1 Nos , IN THE Supreme Court of the United States OCTOBER TERM, 2005 DAIMLERCHRYSLER CORPORATION, ET AL., Petitioners, v. CHARLOTTE CUNO, ET AL., Respondents. On Writ of Certiorari to the United States Court of Appeals for the Sixth Circuit MOTION FOR LEAVE TO FILE BRIEF AND BRIEF AMICUS CURIAE OF WASHINGTON LEGAL FOUNDATION IN SUPPORT OF PETITIONERS Daniel J. Popeo David Price Counsel of Record Washington Legal Foundation 2009 Massachusetts Ave., N.W. Washington, D.C (202) J. Pat Powers Baker & McKenzie, LLP 660 Hansen Way Palo Alto, CA (650) Date: December 5, 2005
2 1 Nos , DAIMLERCHRYSLER CORPORATION, ET AL., Petitioners, v. CHARLOTTE CUNO, ET AL., Respondents. On Writ of Certiorari to the United States Court of Appeals for the Sixth Circuit MOTION FOR LEAVE TO FILE BRIEF AMICUS CURIAE OF WASHINGTON LEGAL FOUNDATION IN SUPPORT OF PETITIONERS Pursuant to Rule 37.2 of the Rules of this Court, the Washington Legal Foundation (WLF) respectfully moves for leave to file the attached brief amicus curiae in support of the petitioners. Petitioners have consented to the filing of this brief; their letters of consent have been lodged with the Clerk of the Court. Counsel for respondents did not respond to requests for consent, thereby necessitating this motion. WLF is a nonprofit, nonpartisan public interest law and policy center based in Washington, D.C., with supporters nationwide. WLF engages in litigation and participates in administrative proceedings to defend free enterprise, individual rights, and a balanced civil justice system. To that end, WLF has frequently appeared as amicus in this Court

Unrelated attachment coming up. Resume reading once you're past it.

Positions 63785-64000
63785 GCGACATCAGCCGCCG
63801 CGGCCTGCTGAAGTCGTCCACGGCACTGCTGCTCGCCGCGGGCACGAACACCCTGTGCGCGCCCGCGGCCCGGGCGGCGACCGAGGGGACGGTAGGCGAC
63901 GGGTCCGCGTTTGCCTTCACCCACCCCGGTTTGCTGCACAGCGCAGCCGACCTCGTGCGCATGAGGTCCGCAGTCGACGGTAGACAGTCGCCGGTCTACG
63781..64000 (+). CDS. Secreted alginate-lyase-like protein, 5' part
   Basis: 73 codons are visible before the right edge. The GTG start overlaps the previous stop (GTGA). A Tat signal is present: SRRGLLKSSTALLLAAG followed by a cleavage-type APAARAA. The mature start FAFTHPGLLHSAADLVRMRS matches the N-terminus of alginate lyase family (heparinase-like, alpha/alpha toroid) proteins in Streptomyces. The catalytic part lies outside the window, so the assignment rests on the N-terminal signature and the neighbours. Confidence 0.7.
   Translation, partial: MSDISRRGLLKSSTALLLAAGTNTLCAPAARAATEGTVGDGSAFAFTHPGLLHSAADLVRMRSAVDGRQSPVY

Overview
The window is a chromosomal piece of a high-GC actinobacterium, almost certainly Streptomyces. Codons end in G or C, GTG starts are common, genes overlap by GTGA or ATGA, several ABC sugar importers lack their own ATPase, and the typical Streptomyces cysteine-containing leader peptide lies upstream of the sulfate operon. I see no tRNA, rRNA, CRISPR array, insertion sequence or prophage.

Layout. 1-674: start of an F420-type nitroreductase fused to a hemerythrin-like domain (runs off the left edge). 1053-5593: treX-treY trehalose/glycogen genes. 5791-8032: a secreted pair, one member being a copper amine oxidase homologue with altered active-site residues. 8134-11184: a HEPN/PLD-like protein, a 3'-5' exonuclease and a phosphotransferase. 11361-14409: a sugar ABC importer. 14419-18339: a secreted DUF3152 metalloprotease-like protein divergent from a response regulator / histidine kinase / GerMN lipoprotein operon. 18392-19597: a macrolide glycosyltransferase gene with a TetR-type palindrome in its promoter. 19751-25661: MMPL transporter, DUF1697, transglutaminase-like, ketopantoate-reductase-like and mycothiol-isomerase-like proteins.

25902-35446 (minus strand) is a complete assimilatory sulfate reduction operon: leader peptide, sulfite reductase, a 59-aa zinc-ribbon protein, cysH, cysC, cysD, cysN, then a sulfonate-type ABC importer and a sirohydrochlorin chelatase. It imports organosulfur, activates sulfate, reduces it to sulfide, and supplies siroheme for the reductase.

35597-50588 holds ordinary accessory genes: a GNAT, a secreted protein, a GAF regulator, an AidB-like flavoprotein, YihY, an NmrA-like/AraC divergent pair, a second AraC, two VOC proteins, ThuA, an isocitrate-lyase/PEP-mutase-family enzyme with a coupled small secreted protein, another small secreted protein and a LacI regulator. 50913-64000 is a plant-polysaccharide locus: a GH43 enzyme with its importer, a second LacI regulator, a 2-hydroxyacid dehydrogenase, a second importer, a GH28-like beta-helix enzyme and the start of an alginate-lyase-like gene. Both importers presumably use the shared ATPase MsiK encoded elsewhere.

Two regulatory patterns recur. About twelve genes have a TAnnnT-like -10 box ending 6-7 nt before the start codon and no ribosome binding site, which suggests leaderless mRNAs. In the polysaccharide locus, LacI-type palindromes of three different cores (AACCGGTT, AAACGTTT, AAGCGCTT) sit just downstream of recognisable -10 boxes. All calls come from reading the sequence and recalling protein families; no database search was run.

3 2 and lower courts to address issues of importance to free enterprise. WLF is concerned that the decision of the Sixth Circuit, if not reversed, would undermine long-established and non-discriminatory methods employed by the States to create a favorable climate for business and thereby to promote business investment. WLF has no interest, financial or otherwise, in the outcome of this lawsuit. Respectfully submitted, December 5, 2005 J. Pat Powers Baker & McKenzie, LLP 660 Hansen Way Palo Alto, California (650) Daniel J. Popeo David Price Counsel of Record Washington Legal Foundation 2009 Massachusetts Ave., NW Washington, D.C (202)
4 TABLE OF CONTENTS Page TABLE OF AUTHORITIES ii INTEREST OF AMICUS CURIAE 1 SUMMARY OF ARGUMENT 1 ARGUMENT 2 I. The Scope of the Dormant Commerce Clause Should Not be Expanded to Invalidate Ohio s Investment Credit Because It is Not Protectionist and Does Not Penalize Out-of-State Activities 2 II. Judicial Restraint is Particularly Appropriate Where, As Here, The Type of Program Involved is Ubiquitous and Businesses and States Have Invested Heavily In Reliance on Existing Law 3 III. The Plaintiffs Lack Standing to Challenge State Tax Policies Not Affecting Them In Some Particularized and Specific Way 6 CONCLUSION 8
5 ii TABLE OF AUTHORITIES Page CASES Allen v. Wright, 468 U.S. 737 (1984) 7 Bacchus Imports v. Dias, 429 U.S. 318 (1977) 2 Boston Stock Exchange v. State Tax Commission, 429 U.S. 318 (1977) 2, 3 Maryland v. Louisiana, 451 U.S. 725 (1981) 2 Quill v. North Dakota, 504 U.S. 298 (1992) 5 Valley Forge Christian College v. Americans United for Separation of Church and State, Inc., 454 U.S. 464 (1982) 7 Westinghouse Electric v. Tully, 466 U.S. 388 (1984) 2 STATUTES 26 U.S.C U.S.C Ohio Rev. Code (D) 4